The "New" Genetics and Mammalian Cloning in Environmental Health Research.
These genetic approaches have enhanced our knowledge of mechanisms that are important to molecular toxicology as well. By knocking out gamma-glutamyl transpeptidase, the paradoxical reduction of intracellular glutathione was found to be associated with the accumulation of DNA damage (12). Mechanistic roles for repair enzyme genes in toxocologic damage have been revealed with this technology. For example, mouse models of xeroderma pigmentosa produced by creating null mutations of xpc gene prove the critical function nucleotide excision repair by the xpc system in ultraviolet radiation-induced damage leading to skin cancer (13). By combining mutations, the overlapping roles of p53 (Trp53) and xpc, as well as base excision repair and mismatch repair, were revealed (14).
Similarly, this approach established the role of [Beta]-pol in long patch repair and established that the failure of this repair system can lead to chromosomal breakage and apoptosis (15,16). [Beta]-pol null cells were used to show that removal of 5'-deoxyribose phosphate moiety from DNA is a key step in base excision repair (17). The promise now is that knock-out technology, particularly combined with widespread application of gene array studies, will enhance the Environmental Genome Project goal of establishing mechanisms of gene-environment interaction (18).
The application of these technologies through model systems (fruitfly and Caenorhabditis elegans) that establish "the usual suspect" genes by sequence similarities was recently boosted with the completion of both the Drosophila and C. elegans genome projects (19). These projects revealed a surprising level of sequence conservation to the human. In the case of Drosophila, sequence homology to humans is estimated to be approximately 50%, and [is greater than] 60% of a subset of human disease genes (68% of human cancer genes) had orthologs in the Drosophila annotated genome. We know this conservation extends to important aspects of complete pathways as well, such as the Sonic hedgehog-Patched-GLI pathway (20).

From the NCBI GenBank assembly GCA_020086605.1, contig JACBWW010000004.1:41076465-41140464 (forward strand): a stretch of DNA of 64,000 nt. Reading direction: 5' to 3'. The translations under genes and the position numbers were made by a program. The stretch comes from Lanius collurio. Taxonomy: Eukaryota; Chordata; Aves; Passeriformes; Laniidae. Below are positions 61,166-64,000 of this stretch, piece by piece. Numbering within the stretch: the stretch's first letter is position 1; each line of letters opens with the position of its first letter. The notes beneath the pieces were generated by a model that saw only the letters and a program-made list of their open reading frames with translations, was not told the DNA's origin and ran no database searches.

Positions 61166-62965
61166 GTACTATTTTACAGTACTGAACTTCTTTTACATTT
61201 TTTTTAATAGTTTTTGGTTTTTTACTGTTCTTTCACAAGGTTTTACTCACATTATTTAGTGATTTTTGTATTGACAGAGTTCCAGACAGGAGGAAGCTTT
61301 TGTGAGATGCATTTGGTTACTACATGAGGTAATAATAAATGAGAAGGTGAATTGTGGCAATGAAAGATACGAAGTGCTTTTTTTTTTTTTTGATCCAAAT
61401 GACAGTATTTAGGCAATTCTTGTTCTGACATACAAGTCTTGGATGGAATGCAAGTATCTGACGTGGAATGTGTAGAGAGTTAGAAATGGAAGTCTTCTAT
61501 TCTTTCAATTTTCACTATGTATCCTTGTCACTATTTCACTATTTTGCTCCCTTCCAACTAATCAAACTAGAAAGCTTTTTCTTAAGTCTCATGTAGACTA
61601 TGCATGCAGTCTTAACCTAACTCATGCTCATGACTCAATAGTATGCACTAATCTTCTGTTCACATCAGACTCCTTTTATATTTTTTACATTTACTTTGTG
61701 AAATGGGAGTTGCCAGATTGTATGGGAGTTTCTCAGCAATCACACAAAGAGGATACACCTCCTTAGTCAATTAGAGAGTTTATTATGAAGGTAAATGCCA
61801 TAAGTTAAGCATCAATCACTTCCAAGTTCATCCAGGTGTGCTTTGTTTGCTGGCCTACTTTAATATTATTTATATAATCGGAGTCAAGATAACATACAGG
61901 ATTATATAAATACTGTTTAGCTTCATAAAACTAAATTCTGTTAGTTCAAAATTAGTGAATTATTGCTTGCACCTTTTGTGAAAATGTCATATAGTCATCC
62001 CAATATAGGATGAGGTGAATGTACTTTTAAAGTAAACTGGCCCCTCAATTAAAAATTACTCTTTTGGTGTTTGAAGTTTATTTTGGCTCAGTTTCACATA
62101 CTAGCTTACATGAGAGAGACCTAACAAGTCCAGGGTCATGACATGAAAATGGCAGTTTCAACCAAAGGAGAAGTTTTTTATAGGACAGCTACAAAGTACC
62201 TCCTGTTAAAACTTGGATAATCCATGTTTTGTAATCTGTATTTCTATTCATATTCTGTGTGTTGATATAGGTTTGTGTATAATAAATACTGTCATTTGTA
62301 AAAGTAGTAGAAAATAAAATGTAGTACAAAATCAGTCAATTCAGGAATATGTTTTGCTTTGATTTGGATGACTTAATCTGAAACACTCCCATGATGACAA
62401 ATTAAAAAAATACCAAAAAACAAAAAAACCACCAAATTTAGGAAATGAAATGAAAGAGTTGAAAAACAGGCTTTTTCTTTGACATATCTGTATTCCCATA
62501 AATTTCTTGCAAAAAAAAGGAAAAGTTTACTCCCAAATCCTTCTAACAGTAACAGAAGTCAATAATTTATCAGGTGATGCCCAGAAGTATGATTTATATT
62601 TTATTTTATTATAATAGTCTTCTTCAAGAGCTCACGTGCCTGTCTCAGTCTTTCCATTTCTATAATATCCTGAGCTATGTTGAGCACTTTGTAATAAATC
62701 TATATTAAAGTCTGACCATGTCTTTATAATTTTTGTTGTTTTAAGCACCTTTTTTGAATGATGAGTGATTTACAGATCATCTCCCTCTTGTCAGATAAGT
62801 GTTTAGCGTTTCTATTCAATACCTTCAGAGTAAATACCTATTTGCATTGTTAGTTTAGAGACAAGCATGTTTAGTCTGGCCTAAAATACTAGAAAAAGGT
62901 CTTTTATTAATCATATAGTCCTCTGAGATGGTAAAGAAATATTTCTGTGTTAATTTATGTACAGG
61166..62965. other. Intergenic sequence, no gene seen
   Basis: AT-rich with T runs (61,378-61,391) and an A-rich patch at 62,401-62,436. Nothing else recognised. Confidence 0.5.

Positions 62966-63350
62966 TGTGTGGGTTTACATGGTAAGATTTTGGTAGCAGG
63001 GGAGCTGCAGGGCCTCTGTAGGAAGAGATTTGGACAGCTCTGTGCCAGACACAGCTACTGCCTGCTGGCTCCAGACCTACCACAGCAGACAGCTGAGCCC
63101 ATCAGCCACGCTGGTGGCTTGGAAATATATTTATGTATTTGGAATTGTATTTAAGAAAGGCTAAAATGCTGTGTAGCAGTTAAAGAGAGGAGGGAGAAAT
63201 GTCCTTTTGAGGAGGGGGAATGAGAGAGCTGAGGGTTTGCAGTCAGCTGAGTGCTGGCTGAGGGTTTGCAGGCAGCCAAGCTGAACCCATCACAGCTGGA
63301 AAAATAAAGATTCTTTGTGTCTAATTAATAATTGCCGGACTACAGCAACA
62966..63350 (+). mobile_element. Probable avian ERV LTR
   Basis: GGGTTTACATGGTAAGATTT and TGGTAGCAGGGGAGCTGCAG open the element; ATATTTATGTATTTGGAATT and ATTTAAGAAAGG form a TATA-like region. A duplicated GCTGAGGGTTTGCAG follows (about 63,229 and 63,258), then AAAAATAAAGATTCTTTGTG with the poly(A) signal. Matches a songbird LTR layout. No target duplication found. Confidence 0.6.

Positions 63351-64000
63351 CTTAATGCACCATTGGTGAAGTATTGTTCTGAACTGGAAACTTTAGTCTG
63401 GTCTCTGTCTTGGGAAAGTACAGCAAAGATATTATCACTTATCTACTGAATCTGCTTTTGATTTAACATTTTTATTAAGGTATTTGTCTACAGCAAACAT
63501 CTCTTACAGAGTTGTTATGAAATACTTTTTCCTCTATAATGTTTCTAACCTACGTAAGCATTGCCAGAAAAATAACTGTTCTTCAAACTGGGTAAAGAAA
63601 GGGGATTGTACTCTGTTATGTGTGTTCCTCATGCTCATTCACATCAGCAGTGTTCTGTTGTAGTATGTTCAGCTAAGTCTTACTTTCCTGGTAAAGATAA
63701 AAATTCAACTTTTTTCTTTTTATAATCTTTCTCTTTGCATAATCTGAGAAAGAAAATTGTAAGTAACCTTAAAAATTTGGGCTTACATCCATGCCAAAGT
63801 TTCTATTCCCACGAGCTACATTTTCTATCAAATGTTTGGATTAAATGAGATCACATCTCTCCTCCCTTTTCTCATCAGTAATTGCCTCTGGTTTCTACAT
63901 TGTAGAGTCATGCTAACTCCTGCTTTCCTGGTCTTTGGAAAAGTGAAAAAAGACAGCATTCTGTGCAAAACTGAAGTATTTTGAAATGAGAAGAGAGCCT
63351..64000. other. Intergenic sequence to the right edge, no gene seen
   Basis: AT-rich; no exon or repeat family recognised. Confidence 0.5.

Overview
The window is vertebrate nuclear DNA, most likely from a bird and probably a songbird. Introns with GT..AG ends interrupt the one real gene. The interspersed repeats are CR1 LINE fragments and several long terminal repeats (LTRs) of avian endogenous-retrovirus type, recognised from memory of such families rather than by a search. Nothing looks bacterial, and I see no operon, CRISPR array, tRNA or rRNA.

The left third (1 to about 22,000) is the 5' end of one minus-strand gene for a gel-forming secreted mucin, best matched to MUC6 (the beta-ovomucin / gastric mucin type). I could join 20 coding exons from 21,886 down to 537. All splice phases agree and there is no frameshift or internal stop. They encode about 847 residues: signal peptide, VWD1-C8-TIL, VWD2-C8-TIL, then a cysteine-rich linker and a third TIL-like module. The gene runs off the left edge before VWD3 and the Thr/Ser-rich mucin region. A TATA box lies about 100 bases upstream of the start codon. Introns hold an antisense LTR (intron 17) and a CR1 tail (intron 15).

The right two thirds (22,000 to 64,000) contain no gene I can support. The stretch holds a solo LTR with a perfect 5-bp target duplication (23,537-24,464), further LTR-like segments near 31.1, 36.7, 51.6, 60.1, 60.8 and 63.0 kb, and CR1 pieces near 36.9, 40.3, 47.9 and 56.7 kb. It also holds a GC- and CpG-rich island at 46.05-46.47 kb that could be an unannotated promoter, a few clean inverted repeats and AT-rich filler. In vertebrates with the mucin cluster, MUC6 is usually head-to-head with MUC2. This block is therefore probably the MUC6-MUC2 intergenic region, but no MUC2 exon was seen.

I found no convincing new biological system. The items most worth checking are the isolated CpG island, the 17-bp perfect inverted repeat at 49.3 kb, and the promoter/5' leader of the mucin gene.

The ability to take information from the model system to functional gene study with gain of function (e.g., transgenic) and loss of function (e.g., knock-out) mutations in analogous experimental systems such as the mouse is extremely powerful because of the genetic information available in mouse strains. It is important to remember that complete exploitation of this approach requires careful phenotypic analysis, which is often not available or difficult to obtain in the mouse.
Much of these data are already available or easily obtainable in the rat, however. Using the rat, physiologic and pathophysiologic data for common diseases and metabolic pathways have been gathered for nearly a century from models of diseases that are important to the national public health. Often the rat model most closely resembles the human from among acceptable experimental systems. Important rat models of human diseases include those for cardiovascular diseases, neurodegenerative diseases, behavioral disorders, metabolic disorders, and carcinogenesis, all of which have important environmental overlays that are often poorly understood at the mechanistic level (21,22).
The genomic resources for using rat models of human disease conditions are robust and growing rapidly (23,24). Particularly important in this regard is the recent announcement that the rat genome will be sequenced. Currently, over 97% of the rat genome is covered at high density by anonymous markers, and the rat expressed sequence tag project has about 60,000 National Center for Biotechnology Information (Bethesda, MD) UniGene clusters. Polymorphisms in genes relevant to human toxicologic exposure have been studied in the rat for many decades. Recently, there have been several national initiatives to establish centers to maintain and distribute important rat strains of known genetic and microbiologic quality, and these should be available to environmental health scientists in the next few years. However, the full impact of these resources on mechanistic genetic studies is currently limited by the inability to produce knock-out rats. Indeed, at the time of this writing, knock-outs have only been successfully produced in the mouse.